According to a new research work, a nanolaser called the spaser is capable of acting as a water-soluble, super-bright, biocompatible probe that has the potential to find metastasized cancer cells in the blood stream and then kills these cells.
From the research, it was clear that the spaser could be used as an optical probe and when discharged into the body (possibly via an injection or drinking a solution), it can locate and target circulating tumor cells (CTCs), stick to them and then destroy these cells by breaking them apart in order to prevent cancer metastases. The spaser, after absorbing laser light, heats up, generates shock waves in the cell and eventually destroys the cell membrane. These findings can be found in the Nature Communications journal.
The spaser represents surface plasmon amplification by stimulated emission of radiation. It is a nanoparticle that is about 20 nm in size or hundreds of times smaller than human cells. As it has folic acid attached to its surface, selective molecular targeting of cancer cells is possible. Usually overexpressed on the surface of most human cancer cells, the folate receptor is poorly expressed in normal cells.
This discovery was brought about by Scientists at Georgia State University, the University of Arkansas for Medical Sciences, the University of Arkansas at Little Rock and the Siberian Branch of the Russian Academy of Science.
There is no other method to reliably detect and destroy CTCs. This is the first. This biocompatible spaser can go after these cells and destroy them without killing or damaging healthy cells. Any other chemistry would damage and likely kill healthy cells. Our findings could play a pivotal role in providing a better, life-saving treatment option for cancer patients.
Dr. Mark Stockman, Director of the Center for Nano-Optics and Professor of Physics, Georgia State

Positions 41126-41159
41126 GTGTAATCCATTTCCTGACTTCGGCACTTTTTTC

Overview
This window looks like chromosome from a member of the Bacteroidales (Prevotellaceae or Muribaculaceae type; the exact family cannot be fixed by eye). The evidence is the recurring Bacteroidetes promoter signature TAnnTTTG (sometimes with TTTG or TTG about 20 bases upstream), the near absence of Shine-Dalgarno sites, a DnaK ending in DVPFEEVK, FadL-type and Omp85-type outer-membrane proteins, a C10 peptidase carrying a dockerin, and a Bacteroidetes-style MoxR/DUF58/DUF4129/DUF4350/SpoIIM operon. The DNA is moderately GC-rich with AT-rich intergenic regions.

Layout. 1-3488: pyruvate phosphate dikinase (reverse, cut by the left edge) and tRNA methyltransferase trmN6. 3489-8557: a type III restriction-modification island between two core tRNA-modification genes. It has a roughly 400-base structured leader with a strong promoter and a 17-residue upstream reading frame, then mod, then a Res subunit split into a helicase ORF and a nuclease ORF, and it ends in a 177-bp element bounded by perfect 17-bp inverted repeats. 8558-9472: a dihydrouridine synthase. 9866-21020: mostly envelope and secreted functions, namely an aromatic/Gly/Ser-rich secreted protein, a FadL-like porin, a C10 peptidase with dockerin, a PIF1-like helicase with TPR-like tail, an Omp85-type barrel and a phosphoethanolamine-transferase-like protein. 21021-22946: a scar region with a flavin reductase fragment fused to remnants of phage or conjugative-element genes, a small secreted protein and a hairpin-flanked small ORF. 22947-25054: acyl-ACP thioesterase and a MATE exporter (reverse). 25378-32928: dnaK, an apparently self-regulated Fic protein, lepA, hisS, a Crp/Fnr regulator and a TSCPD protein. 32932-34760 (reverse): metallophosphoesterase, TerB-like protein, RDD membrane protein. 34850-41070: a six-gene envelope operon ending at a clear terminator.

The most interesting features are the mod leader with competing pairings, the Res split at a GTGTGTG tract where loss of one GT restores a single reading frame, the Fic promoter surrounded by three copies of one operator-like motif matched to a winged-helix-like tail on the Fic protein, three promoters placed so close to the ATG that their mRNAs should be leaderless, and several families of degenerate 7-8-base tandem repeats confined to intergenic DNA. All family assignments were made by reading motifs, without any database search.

A process called metastasis leads to metastatic cancer, in which cancer spreads to distant parts of the body, typically to the liver, lungs, bone and brain. This is referred to as stage IV cancer by different types of cancers. According to the National Institute of Health’s National Cancer Institute, it can be really hard to control the cancer as soon as it spreads, and unfortunately current treatments are incapable of curing a majority of the metastatic cancers. CTCs are one of the most dangerous ways through which metastasizing occurs and this research is aimed at detecting and destroying CTCs using spasers.
The spasers used in this work were capable of measuring only 22 nm, setting the record for the tiniest nanolasers. A nanometer is one-billionth of a meter. A majority of the results were acquired with a spherical, gold nanoparticle surrounded by a silica shell and covered with a uranine dye, which is extensively used for biomedical and tracing diagnostics.
The Scientists analyzed the capabilities of the spaser in vitro in human breast cancer cells with high folate receptor expression and endothelial cells with low folate receptor expression, and also in mouse cells in vivo.
It was observed that cells with spasers showed high image contrasts with one or many individual “hot spots” at varied laser energies beyond the spasing threshold. Many electron and optical microscopy techniques confirmed the presence of spasers, thus revealing an initial accumulation of individual spasers on the cell membrane which was then followed by their entrance into the cell cytoplasm.
In addition, the research also found that the spacers were less toxic for human cells. At the same time, the spasers exposed to laser irradiation selectively killed the tumor cells without affecting the healthy ones.
The results obtained from the study highlight that spaser-based therapeutic applications with high-contrast imaging are a promising field. The data proposed that spasers have high potential as diagnostic and therapeutic agents that are capable of incorporating optical diagnosis and photothermal-based cell killing, using only a few laser pulses in order to kill cancer cells.
The National Institutes of Health, the National Science Foundation, the University of Arkansas for Medical Sciences and the U.S. Office of Naval Research funded this research.